Sit-In in Support of Palestine at Iceland’s Foreign Ministry

Sit-in for Palestine May 30, 2024 at Iceland's Foreign Ministry. Photo: Kata Jóhanness

A group of protesters has begun a sit-in at Iceland’s Ministry for Foreign Affairs due to Icelandic authorities’ lack of action on Palestine, RÚV reports. The group is not from a single organisation, rather is a diverse group of civilians who say they are fed up with Iceland’s lack of action and aim to disrupt business as usual until the government reacts. Their demands include that trade sanctions be imposed on Israel and that the Icelandic government sever diplomatic relations with the country.

“It’s been 234 days of an escalating genocide of Palestinian people and Icelandic authorities have done nothing to prevent it,” Salvör Gullbrá Þórarinsdóttir, one of the protesters, told reporters. “The government has said that they want a ceasefire in Gaza and kept saying that they aim for peace and a two-state solution but those are all empty words and they are not followed by any actions.”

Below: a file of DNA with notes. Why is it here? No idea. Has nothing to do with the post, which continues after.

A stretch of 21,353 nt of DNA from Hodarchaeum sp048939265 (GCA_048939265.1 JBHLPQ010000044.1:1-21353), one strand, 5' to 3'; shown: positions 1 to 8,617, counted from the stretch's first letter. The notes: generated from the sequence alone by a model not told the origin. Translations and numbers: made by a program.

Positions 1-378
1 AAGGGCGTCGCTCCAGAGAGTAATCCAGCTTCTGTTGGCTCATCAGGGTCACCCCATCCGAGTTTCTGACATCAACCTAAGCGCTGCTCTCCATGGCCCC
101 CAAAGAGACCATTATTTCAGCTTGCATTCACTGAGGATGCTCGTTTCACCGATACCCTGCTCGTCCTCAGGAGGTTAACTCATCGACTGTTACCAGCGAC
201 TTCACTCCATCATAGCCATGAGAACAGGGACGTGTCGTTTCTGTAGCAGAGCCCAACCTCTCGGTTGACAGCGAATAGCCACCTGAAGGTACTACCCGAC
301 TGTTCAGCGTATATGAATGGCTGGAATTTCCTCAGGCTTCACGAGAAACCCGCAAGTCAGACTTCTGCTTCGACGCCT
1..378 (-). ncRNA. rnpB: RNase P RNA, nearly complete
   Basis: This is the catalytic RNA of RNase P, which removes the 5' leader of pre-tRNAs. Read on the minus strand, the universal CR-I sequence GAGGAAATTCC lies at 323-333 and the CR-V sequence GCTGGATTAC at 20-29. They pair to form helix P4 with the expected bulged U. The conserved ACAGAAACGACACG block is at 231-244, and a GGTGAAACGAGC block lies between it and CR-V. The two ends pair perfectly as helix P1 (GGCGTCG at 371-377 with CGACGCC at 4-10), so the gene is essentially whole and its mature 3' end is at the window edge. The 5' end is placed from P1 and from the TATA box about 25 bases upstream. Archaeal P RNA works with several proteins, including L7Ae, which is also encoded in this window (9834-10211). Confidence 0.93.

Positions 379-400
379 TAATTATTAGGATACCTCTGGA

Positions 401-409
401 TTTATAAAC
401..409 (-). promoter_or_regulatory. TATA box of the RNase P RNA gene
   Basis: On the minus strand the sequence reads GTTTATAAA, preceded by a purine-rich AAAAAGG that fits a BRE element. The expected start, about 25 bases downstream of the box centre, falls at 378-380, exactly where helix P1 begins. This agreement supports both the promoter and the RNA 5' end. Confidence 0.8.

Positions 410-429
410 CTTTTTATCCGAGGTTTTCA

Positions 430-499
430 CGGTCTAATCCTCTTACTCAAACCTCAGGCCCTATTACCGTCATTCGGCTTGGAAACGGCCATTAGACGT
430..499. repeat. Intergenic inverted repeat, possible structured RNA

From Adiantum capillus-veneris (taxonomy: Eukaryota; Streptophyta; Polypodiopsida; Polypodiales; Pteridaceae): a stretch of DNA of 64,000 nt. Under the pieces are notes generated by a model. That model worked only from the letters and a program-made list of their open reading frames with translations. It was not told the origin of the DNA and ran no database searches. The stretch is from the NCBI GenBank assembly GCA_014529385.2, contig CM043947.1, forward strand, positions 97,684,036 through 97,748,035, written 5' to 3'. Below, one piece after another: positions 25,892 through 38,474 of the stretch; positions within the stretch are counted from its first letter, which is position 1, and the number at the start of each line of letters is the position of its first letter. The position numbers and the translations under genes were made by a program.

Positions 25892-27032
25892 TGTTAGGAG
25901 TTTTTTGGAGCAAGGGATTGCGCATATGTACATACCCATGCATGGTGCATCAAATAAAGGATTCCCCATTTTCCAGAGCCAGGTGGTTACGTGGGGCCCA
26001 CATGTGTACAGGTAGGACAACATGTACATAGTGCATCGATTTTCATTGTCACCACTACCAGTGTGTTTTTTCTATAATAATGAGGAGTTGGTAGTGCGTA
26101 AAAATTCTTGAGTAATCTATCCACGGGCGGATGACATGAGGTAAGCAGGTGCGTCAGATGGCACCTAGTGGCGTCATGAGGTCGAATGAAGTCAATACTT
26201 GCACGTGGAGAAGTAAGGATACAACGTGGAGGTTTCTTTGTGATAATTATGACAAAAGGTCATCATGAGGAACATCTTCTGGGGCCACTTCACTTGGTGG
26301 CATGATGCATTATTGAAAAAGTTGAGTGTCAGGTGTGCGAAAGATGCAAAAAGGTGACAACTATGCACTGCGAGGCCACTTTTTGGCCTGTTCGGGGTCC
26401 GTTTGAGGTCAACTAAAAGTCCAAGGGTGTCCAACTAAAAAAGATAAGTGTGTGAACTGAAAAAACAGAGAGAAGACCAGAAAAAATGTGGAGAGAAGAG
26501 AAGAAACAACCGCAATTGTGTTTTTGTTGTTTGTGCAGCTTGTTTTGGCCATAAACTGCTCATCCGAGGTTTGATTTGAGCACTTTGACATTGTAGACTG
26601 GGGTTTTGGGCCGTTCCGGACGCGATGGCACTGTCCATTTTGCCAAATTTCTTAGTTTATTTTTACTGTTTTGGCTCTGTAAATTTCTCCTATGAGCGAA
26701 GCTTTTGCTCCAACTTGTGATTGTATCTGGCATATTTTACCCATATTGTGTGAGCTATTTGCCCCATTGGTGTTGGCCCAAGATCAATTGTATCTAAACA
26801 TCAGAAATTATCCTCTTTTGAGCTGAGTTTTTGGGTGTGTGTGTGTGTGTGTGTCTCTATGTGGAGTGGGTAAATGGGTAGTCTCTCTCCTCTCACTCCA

Protesters request meeting with minister

Salvör Gullbrá says that the recent attack of the Israeli army on Rafah where civilians were killed was the last straw. “A horrifying attack where people were burned alive.” Salvör says that the protest will continue until the government takes action. The group has asked for a meeting with Foreign Minister Þórdís Kolbrún Reykfjörð Gylfadóttir and has not been granted meetings with any ministry staff at this point.

“It’s is very clear that the Icelandic public wants a ceasefire in Palestine and supports Palestinian people,” Salvör stated. “This is apparent in various surveys that have been conducted about the public’s dissatisfaction when Iceland abstained on a ceasefire vote last October.” Salvör also pointed to the controversy surrounding Iceland’s participation in the 2024 Eurovision Song Contest on the same grounds.

Demand sanctions and coordinated action

The protester’s demands are as follows:

  1. That trade sanctions be imposed on the State of Israel.